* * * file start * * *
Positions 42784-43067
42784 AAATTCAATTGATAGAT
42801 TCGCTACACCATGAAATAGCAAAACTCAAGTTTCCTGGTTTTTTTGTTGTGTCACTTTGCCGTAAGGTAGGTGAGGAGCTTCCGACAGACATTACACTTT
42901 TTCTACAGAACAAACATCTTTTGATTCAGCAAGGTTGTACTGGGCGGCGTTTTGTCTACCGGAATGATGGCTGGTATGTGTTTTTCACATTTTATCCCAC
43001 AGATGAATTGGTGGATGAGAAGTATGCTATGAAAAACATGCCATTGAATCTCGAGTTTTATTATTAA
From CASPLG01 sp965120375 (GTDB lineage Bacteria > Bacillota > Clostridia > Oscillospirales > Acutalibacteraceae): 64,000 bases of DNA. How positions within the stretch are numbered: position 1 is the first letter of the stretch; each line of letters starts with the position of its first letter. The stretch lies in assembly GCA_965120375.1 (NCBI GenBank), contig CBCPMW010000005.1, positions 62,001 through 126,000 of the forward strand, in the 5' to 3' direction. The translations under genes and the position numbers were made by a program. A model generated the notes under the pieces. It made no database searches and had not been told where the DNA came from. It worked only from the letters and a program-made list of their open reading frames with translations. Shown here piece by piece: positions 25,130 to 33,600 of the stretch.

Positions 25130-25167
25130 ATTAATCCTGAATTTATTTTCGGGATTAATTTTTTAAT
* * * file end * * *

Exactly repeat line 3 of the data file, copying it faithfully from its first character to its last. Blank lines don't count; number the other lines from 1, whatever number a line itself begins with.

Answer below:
42801 TCGCTACACCATGAAATAGCAAAACTCAAGTTTCCTGGTTTTTTTGTTGTGTCACTTTGCCGTAAGGTAGGTGAGGAGCTTCCGACAGACATTACACTTT